This is a question I have been meaning to deal with for a while. It was never discussed by Cassidy but it is of some interest.
Derevaun Seraun is a phrase found in Joyce’s Dubliners story Eveline. It is uttered by a dying old woman, the mother of the eponymous Eveline.
There is no doubt that it sounds Irish and some people claim to hear some clear message in it. As a fluent Irish speaker, do I hear anything Irish in it? Well, I have to admit that when I say it to myself, I do find Irish words in it. I hear (in a Munster accent) the words dearbhán saothrán. Dearbhán means a voucher, as in a card exchangeable for a certain amount of money in a bookshop or a restaurant and saothrán means a culture, specifically a culture of bacteria or fungus on a Petri dish.
Neither of these words or concepts was much discussed in the Gaeltachts of Ireland when Joyce was attending Irish classes (which he did – he was not as hostile to the language as many modern Gaelophobes would like to think). I doubt if dearbhán existed when Joyce was writing and saothrán certainly didn’t.
So, if it doesn’t mean that, what does it mean? As is always the case with Irish, the anglophone world is never slow to project all kinds of ridiculous fantasies onto our language.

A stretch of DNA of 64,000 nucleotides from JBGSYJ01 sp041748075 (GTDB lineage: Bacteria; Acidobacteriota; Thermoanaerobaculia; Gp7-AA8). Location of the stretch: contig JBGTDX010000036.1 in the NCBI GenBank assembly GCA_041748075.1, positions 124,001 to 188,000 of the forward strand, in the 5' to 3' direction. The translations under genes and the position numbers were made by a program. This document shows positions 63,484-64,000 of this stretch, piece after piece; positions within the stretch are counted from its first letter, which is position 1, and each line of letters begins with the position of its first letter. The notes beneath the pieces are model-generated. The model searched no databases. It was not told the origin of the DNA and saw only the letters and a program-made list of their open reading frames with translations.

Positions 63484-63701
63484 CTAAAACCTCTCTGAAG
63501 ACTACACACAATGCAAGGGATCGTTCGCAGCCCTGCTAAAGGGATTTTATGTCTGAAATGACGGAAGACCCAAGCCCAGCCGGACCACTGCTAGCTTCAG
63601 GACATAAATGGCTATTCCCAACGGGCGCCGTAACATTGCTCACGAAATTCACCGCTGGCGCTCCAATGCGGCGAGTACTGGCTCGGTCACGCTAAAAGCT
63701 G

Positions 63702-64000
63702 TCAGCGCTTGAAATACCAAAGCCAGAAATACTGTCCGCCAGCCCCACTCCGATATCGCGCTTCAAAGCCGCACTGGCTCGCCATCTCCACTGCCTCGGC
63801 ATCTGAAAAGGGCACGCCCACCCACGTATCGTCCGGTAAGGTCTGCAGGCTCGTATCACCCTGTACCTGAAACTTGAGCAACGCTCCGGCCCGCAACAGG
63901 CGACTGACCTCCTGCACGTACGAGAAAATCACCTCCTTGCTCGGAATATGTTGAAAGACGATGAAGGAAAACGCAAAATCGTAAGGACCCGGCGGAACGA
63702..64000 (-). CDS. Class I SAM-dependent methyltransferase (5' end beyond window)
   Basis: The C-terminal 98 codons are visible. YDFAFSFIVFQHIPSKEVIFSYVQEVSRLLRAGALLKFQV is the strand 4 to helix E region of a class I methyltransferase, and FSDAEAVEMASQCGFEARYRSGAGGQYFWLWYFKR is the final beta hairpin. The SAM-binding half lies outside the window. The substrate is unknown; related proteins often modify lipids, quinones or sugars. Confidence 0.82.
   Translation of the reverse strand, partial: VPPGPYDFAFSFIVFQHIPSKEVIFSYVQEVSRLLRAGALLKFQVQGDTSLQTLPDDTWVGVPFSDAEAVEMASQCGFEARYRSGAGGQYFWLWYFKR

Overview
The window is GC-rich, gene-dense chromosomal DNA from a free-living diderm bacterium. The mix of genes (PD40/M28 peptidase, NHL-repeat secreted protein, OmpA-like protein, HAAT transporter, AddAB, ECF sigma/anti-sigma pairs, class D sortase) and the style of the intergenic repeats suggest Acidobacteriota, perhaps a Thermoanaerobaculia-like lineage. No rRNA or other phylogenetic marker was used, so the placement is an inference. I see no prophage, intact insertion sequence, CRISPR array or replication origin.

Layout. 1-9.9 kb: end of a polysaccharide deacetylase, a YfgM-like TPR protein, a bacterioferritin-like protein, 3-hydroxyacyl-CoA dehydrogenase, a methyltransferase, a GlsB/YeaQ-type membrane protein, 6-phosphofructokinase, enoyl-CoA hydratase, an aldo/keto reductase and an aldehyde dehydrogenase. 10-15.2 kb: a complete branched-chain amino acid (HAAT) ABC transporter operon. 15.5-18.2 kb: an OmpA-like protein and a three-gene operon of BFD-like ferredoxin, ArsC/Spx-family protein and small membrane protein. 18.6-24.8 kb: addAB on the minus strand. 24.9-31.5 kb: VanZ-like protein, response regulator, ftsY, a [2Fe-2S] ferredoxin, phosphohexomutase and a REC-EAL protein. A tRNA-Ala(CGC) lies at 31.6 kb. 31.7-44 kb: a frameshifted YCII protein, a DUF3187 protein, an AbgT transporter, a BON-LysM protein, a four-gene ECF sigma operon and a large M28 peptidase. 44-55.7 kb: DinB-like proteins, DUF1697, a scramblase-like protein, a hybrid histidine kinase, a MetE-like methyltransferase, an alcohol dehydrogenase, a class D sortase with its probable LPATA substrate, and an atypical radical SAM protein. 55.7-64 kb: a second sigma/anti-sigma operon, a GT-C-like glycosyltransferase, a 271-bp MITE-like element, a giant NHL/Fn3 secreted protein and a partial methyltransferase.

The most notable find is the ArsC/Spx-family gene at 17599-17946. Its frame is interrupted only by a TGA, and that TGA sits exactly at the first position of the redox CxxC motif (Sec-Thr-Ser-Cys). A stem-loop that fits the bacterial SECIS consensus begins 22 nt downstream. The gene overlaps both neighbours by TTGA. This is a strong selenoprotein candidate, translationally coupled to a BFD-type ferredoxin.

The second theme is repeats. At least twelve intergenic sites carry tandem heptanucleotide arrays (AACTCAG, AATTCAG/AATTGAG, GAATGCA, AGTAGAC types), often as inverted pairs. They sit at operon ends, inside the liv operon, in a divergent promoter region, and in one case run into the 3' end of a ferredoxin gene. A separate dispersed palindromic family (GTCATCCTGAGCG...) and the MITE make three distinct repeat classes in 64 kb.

So, according to one person, there is a ‘simple naturalistic meaning’ of ‘the only end worms’, (explained as deire amháin with the word pronounced ‘Seraun’ used in Connemara for worms). Okay.… Does deireadh amháin mean ‘the only end’? Kind of, but only kind of. To me, deireadh amháin means ‘one end’ (of a number). I would express the only end in other ways – an t-aon deireadh, for example. As for során, this is a word meaning wireworms, which are a problem for gardeners but aren’t really associated with death, unlike cruimheanna or péisteanna.
A frequently quoted claim is that Derevaun Seraun is a corrupt Irish phrase meaning ‘the end of pleasure is pain’ but I have never seen the supposed Irish original of this. Another is ‘the end of song is raving madness’, presumably suggesting that the majority of deveraun is linked to the Irish amhrán, meaning song, while seraun is presumably meant to be siabhrán, meaning a slight derangement, confusion or mental delusion. How you get the word for end in there is another matter!
Or then there’s the other claim that it means ‘I was there, you should go there’ in Kerry Irish. Apparently, the first bit is supposed to be ‘do raibh ann’, which can’t be right. It would be ‘do bhíos ann’ or ‘(do) bhí mé ann’. There’s no reason for the raibh form here.
Neither is deireadh saothair likely (the end of labour or effort) as it doesn’t really sound anything like the phrase and deireadh saor doesn’t mean the end of freedom (freedom is saoirse). Deireadh saor means ‘a free end’ or ‘the end of carpenters’.